We arrived at camp at 14:30, quickly settling in for some coffees, teas and popcorn in the mess tent. After we had recuperated a little, we ate a hot lunch of chicken and chips was ready at camp. Then it was time to relax and recover all afternoon.
By 6:30 p.m, dinner was served. While we were eating our delicious home-made curries, the skies cleared enough to see Kili for the first time.
Day 4: Shira 1 to Shira 2 (3850m)
This morning we had our wake-up calls at 07:00 and enjoyed a hearty breakfast of omelette, sausages and porridge. We left camp at about 08:30, hiking out for a shorter day of, at most, four hours of walking.
It’s a more gentle walk east along the Shira Plateau towards the glacier-covered peak of Kibo. We hike through streams and moorland meadows in the beautiful scenery as we traverse around and up Kili.
Shira Camp 2 enjoys a great spot amidst the moorland. It was a very well-equipped camp, with a new toilet block and warm wash water provided on arrival.
However, it was very windy, so camp was built in the shelter of the ranger’s hut. Hot lunch was provided at the campsite, and then we spent the afternoon relaxing and recuperating from the day’s trek.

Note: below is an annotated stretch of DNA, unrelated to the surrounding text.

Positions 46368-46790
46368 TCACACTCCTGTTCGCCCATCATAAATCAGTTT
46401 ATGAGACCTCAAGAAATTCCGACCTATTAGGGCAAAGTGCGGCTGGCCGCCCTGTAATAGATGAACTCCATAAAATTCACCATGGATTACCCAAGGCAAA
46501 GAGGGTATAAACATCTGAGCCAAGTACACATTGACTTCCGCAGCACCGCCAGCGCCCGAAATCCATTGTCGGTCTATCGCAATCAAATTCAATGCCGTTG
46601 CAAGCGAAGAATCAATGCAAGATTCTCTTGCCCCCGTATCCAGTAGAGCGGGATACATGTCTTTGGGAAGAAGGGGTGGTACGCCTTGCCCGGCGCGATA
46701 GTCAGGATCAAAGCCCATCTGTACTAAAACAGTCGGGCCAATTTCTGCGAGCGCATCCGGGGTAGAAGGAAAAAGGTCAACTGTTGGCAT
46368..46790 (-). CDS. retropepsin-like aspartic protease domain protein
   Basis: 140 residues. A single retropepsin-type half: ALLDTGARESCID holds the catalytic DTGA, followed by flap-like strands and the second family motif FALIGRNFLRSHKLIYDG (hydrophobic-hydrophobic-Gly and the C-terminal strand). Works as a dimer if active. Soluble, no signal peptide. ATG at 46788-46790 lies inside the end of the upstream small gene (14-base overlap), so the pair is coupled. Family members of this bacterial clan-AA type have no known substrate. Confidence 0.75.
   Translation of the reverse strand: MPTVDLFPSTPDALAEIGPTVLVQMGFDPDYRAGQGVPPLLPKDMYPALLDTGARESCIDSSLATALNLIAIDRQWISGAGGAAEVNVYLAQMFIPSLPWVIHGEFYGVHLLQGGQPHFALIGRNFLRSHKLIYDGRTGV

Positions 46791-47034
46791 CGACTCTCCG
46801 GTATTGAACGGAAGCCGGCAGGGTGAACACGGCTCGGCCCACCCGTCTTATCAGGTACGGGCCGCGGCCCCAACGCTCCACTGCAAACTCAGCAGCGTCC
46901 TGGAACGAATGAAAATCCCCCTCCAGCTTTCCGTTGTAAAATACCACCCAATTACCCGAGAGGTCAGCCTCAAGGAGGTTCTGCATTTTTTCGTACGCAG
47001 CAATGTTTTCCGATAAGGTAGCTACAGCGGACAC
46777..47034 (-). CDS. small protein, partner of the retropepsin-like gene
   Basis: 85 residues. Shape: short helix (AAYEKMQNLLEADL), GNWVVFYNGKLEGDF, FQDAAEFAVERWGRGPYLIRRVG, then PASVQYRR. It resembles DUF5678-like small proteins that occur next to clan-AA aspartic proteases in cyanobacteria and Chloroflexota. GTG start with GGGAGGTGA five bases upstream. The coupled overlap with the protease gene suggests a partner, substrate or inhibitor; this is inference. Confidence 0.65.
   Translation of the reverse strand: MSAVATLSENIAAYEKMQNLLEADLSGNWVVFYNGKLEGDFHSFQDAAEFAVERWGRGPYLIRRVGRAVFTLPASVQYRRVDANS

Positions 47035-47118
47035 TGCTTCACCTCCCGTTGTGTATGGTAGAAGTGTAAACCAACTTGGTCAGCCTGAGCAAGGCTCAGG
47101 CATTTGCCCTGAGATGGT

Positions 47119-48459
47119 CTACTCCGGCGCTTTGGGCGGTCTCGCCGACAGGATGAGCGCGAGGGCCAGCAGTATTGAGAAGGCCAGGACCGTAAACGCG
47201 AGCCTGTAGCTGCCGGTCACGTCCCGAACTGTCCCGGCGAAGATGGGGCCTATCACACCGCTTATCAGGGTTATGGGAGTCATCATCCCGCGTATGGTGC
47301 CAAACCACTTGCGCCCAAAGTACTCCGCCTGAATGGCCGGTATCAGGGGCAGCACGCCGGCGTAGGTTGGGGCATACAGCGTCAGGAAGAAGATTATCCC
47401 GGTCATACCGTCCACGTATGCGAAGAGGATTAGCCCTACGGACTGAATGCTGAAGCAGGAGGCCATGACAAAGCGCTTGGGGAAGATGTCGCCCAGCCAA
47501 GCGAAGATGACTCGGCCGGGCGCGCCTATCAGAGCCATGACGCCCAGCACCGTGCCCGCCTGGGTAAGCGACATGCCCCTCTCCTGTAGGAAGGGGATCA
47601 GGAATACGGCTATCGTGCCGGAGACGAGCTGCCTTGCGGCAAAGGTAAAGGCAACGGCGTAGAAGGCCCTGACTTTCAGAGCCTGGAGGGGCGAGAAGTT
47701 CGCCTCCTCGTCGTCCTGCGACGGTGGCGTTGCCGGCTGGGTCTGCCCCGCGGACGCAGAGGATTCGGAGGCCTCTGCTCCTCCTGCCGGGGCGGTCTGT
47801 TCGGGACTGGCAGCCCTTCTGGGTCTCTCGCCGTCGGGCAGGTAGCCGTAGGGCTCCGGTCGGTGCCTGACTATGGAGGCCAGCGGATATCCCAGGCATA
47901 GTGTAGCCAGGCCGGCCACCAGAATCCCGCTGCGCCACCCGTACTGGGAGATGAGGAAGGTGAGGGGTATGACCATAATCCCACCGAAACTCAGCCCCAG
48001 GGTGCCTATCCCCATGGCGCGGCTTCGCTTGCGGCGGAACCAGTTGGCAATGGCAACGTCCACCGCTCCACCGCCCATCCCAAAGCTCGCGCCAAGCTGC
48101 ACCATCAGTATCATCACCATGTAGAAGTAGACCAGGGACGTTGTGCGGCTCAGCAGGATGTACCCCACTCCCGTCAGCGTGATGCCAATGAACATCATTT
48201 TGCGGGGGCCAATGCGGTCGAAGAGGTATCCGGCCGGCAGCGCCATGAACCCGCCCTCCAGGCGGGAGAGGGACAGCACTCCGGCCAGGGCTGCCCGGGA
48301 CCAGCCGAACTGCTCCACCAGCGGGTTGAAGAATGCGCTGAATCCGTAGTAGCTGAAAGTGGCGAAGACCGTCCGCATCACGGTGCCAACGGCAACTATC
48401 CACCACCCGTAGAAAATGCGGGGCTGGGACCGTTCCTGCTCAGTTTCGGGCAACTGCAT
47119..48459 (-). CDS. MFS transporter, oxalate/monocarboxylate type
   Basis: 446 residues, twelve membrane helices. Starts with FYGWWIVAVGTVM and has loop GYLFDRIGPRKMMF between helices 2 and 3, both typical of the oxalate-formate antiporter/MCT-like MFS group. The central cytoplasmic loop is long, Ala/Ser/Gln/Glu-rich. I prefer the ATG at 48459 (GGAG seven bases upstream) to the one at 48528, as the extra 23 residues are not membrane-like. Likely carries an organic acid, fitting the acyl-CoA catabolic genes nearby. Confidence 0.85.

At 5 p.m., we took a short walk higher up the slopes to boost our acclimatisation as the sun started to set. On return from our acclimatisation walk, Bruno and his team sang some songs and we all joined in dancing with them on the side of the mountain.
Dinner was ready at 18:30, and we all ate together before having our brief with Bruno about what to expect for the following day.
Day 5: Shira 2 to Barranco Camp (3960m)
Today’s trek was set to be a long one. We had our wake-up call at 06:30 and headed to breakfast to fuel up for a big hike ahead.
We kept a slow pace today as we climbed the lava tower to 4600 metres. When we reached the tower, we spent about 45 minutes there for lunch and to aid our acclimatisation.
Then it was a long descent in the afternoon to Barranco Camp, which we didn’t reach until around 5:30 p.m. When we finally made it to camp, we simply had a quick wash and dinner before heading straight to bed.
Day 6: Barranco to Karanga (4000m)
This morning we have a slightly slower start and begin walking at 9 a.m. The day begins with a slight descent, followed by a steep climb up the Barranco wall. Although the wall might not seem high, this is a challenging part of the trek, with sections feeling similar to a grade one scramble.
We reach the top of the wall at 4000m and take a half-hour stop here to acclimatise. Then it’s a long descent to Karanga stream and one final, steep climb up to Karanga Camp. The Bucketlisters found this last portion of the hike particularly challenging and are glad to arrive at the steep campsite at around 2 p.m.
After resting all afternoon, we share dinner at 6:30 p.m. and then relax for the evening.
Day 7: Karanga to Barafu (4600m)
At 9 a.m again, we start walking up the gentle, long climb to Barafu camp. This was our last camp before our summit attempt later that night. We arrived here in time for a tasty hot lunch.